4. Limited Flexibility

Next, if buying a house means just one thing, it means settling down and locking yourself into one location. 

While there’s nothing wrong with this, buying a house is a minimum five-year commitment (if you want it to be worth your while). The reality is that a lot can happen over a few years, which may encourage you to move somewhere else. 

When I moved into my home, I was confident I was going to be there for at least five years. I did a whole bunch of work to make it nice (carpet, paint, appliances, etc.), and now I am considering moving somewhere else. While it’s been a great place to live, it’s made me question how to determine readiness to buy a house.

If you rent, on the other hand, it’s a whole lot easier just to pick up and move somewhere else at the end of your lease term.

Stress of Home Ownership

5. The Tax Benefits Aren’t as Good as You Think

Finally, many will tell you that if you don’t buy a house, you’re sacrificing some significant tax benefits.

And homeownership indeed has some tax benefits, namely that you can deduct the cost of mortgage interest and property taxes from your taxable income, resulting in a lower tax bill.

Unfortunately, these tax benefits are overrated. Here’s why.

Let’s imagine for a moment that you are married, and you buy a new house for $300,000. Your mortgage interest at 4% would work out to around $12,000 per year, and let’s also assume you pay $5,000 in property taxes per year.

So, this means you should be able to deduct $17,000 from your taxable. But alas, you can’t!

As of 2022, the standard deduction is $12,950 for single filers and $25,900 for married filers. Because the standard deduction is more than what you’d be able to deduct if you itemized (which you must if you want to get the tax advantages of homeownership), you wouldn’t choose to itemize your return.

So, how much incremental tax benefit are you getting from buying a home? Zip. Nada. Zero.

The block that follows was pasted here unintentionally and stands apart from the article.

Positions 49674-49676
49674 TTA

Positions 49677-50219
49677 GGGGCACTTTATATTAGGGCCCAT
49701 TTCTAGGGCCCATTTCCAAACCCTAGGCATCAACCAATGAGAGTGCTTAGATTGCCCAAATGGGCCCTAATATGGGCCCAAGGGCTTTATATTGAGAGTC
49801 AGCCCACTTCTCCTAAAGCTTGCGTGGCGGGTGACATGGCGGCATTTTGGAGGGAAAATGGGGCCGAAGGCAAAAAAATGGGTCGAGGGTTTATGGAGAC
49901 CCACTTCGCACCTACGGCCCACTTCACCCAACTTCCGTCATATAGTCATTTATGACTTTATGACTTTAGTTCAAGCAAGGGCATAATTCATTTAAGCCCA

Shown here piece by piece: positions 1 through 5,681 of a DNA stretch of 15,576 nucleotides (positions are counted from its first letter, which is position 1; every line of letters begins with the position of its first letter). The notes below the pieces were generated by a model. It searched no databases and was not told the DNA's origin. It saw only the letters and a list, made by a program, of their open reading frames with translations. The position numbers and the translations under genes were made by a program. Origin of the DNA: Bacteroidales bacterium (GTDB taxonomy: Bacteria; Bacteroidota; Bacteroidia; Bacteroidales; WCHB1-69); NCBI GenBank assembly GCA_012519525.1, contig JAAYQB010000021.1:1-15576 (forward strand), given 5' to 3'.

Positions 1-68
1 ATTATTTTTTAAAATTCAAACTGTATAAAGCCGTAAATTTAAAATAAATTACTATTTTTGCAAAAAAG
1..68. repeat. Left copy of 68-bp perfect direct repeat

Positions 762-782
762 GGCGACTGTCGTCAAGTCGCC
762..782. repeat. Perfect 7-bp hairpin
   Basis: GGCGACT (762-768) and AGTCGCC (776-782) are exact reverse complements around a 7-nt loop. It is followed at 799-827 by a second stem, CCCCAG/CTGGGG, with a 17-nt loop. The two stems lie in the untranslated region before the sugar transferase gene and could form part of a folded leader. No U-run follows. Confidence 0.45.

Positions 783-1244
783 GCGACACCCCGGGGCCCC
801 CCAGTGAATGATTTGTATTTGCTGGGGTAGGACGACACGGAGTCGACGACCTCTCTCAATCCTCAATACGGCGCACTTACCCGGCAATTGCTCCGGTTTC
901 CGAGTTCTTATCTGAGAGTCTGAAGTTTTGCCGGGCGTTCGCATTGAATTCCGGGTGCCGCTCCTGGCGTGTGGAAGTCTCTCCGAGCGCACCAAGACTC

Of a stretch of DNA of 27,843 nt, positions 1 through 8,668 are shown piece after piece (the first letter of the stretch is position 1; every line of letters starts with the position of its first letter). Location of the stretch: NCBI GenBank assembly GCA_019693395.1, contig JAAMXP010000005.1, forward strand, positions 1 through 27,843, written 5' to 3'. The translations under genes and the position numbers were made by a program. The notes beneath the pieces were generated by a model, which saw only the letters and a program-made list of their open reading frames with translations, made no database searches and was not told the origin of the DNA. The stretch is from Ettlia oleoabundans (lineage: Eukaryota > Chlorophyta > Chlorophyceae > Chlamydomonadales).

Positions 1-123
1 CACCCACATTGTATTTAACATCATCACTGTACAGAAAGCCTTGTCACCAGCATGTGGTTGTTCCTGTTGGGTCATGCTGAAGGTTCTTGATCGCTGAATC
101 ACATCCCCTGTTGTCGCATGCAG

You only get incremental tax benefits if you itemize your return, and you can take more than the standard deduction on your return. For many taxpayers, itemizing no longer makes sense under the tax reform law passed in recent years.

I am not a tax expert, so be sure to consult with your tax professional when considering the tax benefits of homeownership.  

Why I Bought a House

Admittedly, I am bad at taking my advice. I bought a house shortly after I graduated from college, and while I have loved the home, I am in, in hindsight, I am not sure it was the best financial decision.

I ran the math on buying a house, and I thought it made sense, but early in my career, there were a lot of reasons I maybe should have considered renting.

There is nothing wrong with buying a house, but it’s essential to understand all of the potential implications of doing so.

Don’t Buy a House:  5 Reasons to Consider Renting Instead

Choosing to buy a house is a highly personal decision. If you don’t buy a house, you may face pressure from others as to why you haven’t. But that’s likely because many people don’t consider the all-in cost of home ownership. 

If you are trying to decide whether you should buy a house, remember these top five reasons to consider continuing to rent instead:

1. Buying a House Will Cost More than You Think

2. Your House is Not an Investment

3. You Don’t Want to Buy a House

4. Limited Flexibility

5. The Tax Benefits Aren’t as Good as You Think

Are you looking for more ideas about whether you should rent or buy? Check out this guide on renting vs. buying so you can make the right choice for you!